Occupation At Williams Lake Indian Band Office Is Over

Protesters occupying the Williams Lake Indian Band administration office try unsuccessfully to block band councillor Rick Gilbert from entering the building Wednesday afternoon. Gilbert along with respected elders, other councillors and Acting Chief Heather McKenzie rushed the building in a chaotic scene outside the band office.

Protesters occupying the Williams Lake Indian Band administration office try unsuccessfully to block band councillor Rick Gilbert from entering the building Wednesday afternoon. Gilbert along with respected elders, other councillors and Acting Chief Heather McKenzie rushed the building in a chaotic scene outside the band office.

Williams Lake Indian Band councillors and elders enter administration office

According to Williams Lake Tribune, a chaotic scene unfolded Thursday afternoon as Williams Lake Indian Band acting chief, council and elders forced their way back into their own administration office following three days of occupation by protestors.

Leading the rush was Coun. Rick Gilbert, who arrived at the office in his vehicle at about 1:30 p.m. and quickly strode toward the back door of the building where several protesters were milling about.

A pushing and shoving match ensued with about 20 people from both camps rushing the scene and yelling as protestors attempted unsuccessfully to block Gilbert’s entry.

RCMP officers ran into the crowd, located on the back porch, and were able to diffuse the situation, which was then taken inside for discussion minus several out-of-town protesters who were not band members.

About 10 minutes after the initial scuffle the situation seemed to calm down both inside and outside the administration office, with community leaders and demonstrators talking inside about the issues which led to the protest.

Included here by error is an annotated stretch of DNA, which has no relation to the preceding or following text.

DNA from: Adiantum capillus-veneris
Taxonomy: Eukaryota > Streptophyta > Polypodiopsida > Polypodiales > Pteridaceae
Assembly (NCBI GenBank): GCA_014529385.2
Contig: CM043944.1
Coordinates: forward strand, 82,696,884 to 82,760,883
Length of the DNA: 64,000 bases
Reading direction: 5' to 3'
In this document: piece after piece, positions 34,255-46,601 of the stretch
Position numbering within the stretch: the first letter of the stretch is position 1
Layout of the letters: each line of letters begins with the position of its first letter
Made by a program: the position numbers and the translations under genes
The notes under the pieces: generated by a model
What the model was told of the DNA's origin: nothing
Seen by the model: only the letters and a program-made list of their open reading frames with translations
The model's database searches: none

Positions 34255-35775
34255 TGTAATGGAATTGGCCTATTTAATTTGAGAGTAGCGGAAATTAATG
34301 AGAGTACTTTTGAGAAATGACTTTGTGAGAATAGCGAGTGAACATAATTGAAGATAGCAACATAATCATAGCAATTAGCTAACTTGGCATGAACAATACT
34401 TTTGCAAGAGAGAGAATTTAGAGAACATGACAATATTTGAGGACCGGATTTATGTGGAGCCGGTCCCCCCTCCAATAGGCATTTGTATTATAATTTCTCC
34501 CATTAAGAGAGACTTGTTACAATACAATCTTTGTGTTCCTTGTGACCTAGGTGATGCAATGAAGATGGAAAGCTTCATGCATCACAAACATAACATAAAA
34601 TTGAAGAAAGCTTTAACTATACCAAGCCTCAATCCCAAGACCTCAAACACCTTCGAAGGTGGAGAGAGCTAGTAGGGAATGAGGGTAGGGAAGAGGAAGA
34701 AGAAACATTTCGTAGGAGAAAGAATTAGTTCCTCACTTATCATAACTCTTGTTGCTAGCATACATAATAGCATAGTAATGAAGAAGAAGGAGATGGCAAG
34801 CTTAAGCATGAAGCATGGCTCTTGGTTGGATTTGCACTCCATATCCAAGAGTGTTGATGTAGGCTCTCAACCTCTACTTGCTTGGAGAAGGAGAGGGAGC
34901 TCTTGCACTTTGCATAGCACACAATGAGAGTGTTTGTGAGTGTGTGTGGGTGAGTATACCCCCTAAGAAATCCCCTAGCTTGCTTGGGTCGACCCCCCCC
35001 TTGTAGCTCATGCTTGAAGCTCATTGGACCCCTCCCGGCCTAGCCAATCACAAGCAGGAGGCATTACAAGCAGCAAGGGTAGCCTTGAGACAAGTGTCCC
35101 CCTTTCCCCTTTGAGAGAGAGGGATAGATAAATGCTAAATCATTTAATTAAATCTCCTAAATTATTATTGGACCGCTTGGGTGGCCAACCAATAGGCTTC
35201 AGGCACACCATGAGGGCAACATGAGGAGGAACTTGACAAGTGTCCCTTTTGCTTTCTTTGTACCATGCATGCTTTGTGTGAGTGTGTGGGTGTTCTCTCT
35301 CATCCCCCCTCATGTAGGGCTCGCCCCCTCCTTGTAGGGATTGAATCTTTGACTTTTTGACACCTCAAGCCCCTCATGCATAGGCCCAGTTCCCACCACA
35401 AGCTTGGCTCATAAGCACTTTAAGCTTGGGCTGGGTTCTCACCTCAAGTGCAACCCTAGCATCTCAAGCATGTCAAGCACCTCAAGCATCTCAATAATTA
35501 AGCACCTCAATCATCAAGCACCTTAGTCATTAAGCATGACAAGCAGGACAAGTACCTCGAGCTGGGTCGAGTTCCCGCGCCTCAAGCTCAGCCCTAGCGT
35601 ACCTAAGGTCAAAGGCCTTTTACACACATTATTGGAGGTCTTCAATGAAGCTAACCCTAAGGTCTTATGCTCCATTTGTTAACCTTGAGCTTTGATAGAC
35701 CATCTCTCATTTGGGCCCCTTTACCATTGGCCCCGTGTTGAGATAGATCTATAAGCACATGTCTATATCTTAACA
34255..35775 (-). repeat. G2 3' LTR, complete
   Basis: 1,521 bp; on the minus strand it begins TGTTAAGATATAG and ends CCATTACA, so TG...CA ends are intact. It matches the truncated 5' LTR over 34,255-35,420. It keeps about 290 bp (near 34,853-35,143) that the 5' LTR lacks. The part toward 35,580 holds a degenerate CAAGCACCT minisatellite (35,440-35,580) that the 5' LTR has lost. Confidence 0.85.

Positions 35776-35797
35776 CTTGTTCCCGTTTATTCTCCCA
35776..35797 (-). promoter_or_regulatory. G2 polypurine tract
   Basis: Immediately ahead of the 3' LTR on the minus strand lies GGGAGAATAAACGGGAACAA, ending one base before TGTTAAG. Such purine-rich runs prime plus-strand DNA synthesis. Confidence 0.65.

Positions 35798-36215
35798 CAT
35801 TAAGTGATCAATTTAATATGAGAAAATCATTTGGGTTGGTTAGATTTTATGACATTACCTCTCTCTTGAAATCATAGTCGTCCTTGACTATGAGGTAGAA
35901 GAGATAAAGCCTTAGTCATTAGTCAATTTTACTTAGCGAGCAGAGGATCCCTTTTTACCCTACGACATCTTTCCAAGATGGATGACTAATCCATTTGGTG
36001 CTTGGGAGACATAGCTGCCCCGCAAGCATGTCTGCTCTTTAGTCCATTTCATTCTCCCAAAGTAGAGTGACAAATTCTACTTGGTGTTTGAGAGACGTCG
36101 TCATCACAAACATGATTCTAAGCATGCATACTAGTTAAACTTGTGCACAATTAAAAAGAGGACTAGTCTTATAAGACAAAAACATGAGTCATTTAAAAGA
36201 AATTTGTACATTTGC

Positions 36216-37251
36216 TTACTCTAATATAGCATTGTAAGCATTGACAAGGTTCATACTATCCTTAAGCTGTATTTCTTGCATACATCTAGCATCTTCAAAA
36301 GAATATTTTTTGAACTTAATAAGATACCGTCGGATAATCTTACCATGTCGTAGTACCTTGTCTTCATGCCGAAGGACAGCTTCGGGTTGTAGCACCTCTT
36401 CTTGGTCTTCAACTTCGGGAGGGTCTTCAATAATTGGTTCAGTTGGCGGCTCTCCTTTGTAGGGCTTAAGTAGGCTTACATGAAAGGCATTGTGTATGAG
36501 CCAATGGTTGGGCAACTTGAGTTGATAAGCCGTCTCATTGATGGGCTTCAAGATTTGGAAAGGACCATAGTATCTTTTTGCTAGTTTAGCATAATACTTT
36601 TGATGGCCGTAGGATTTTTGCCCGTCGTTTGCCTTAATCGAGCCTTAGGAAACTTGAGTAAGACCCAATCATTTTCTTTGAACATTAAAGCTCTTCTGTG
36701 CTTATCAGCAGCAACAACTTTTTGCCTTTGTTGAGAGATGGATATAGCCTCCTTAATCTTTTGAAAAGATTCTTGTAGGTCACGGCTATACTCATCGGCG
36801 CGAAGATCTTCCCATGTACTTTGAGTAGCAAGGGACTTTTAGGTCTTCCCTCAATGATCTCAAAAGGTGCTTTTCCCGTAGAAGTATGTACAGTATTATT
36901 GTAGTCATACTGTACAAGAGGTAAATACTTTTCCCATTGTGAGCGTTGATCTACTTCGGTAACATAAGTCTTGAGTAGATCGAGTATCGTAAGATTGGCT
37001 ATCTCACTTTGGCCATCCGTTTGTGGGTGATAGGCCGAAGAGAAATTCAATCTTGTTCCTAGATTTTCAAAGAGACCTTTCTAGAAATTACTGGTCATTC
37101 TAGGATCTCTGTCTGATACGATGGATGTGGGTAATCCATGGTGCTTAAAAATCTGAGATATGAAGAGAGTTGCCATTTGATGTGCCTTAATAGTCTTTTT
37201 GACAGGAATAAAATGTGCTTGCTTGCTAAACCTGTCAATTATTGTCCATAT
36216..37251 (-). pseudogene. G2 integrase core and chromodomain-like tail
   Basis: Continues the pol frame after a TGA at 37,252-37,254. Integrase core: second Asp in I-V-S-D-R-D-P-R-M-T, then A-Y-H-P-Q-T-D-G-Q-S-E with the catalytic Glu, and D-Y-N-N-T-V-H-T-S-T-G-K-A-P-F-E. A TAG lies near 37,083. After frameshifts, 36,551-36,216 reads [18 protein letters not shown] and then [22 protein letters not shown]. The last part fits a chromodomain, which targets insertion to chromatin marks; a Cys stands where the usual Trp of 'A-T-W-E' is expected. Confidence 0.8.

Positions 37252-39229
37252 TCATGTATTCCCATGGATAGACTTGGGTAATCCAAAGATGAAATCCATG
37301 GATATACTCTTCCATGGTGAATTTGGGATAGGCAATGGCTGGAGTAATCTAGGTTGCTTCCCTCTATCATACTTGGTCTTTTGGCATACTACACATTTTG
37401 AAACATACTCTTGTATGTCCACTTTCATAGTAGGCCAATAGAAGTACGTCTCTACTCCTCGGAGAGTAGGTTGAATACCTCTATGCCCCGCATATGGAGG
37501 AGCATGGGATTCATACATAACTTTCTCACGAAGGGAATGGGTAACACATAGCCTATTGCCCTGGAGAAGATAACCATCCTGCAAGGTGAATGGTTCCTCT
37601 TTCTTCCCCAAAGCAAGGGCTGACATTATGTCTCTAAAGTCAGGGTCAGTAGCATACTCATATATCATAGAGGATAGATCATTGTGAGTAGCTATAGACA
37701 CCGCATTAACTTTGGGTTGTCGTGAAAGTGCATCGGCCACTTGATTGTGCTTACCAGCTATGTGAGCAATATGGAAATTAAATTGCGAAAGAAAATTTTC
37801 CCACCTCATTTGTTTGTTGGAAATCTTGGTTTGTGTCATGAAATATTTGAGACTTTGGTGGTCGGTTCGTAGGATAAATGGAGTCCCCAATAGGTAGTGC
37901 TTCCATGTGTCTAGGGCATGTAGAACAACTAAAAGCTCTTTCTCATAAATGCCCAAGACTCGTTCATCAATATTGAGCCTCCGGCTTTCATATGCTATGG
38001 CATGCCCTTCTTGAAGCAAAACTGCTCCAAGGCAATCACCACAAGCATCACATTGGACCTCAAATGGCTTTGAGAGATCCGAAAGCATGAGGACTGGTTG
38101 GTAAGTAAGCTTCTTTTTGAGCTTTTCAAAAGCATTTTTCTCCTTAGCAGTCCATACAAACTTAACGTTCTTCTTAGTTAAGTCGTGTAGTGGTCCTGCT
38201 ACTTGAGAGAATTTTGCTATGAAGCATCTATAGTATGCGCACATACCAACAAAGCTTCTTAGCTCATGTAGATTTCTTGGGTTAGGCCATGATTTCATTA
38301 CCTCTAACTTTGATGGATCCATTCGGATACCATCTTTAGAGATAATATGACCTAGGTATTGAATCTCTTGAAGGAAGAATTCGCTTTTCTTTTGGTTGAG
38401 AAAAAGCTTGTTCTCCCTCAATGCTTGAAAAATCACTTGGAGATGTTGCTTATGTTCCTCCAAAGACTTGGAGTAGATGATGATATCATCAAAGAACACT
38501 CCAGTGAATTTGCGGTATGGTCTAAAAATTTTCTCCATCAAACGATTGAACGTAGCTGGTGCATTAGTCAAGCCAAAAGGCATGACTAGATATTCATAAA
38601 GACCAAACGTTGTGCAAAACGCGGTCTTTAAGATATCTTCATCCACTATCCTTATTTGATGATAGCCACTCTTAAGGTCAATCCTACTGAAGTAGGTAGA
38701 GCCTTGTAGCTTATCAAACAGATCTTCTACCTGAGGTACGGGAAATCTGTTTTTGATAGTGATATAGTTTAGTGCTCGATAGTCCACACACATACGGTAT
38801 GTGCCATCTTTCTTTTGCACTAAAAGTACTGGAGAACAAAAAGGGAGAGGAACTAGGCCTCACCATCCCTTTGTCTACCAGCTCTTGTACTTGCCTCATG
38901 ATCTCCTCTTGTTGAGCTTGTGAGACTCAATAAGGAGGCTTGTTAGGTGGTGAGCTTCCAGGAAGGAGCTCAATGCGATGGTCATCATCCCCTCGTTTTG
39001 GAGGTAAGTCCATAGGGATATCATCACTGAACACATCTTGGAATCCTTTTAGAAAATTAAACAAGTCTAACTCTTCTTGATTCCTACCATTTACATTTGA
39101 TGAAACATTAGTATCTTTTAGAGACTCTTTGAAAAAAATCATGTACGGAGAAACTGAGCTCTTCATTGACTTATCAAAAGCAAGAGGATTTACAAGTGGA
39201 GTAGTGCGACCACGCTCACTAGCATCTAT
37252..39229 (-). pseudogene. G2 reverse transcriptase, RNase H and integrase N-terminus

At 3:30 p.m. Thursday Coun. Gilbert and several elders were still inside talking with protestors.

The occupation began Tuesday when six men entered the band office just after 8 a.m. .

Last week Chief and council had Sugar Cane resident Sheldon Wycotte forcibly removed from his late grandfather’s home on the reserve.

WLIB maintain the decision to evict Wycotte came after lengthy due process and a failure to pay rent. For his part, Wycotte said he was targeted by band administration after refusing to attend a treatment centre and sign a tenancy agreement.

UPDATE

The standoff at Sugar Cane is over.

The men occupying the Williams Lake Indian Band administrative office since early Tuesday left the building around 4 p.m. Thursday afternoon after meeting with elders and WLIB council members.

Council agreed to hold a community meeting Monday, May 30 for community members only starting at 5 p.m. in the WLIB gymnasium.

Read Full Story: by Angie Mindus – Williams Lake Tribune

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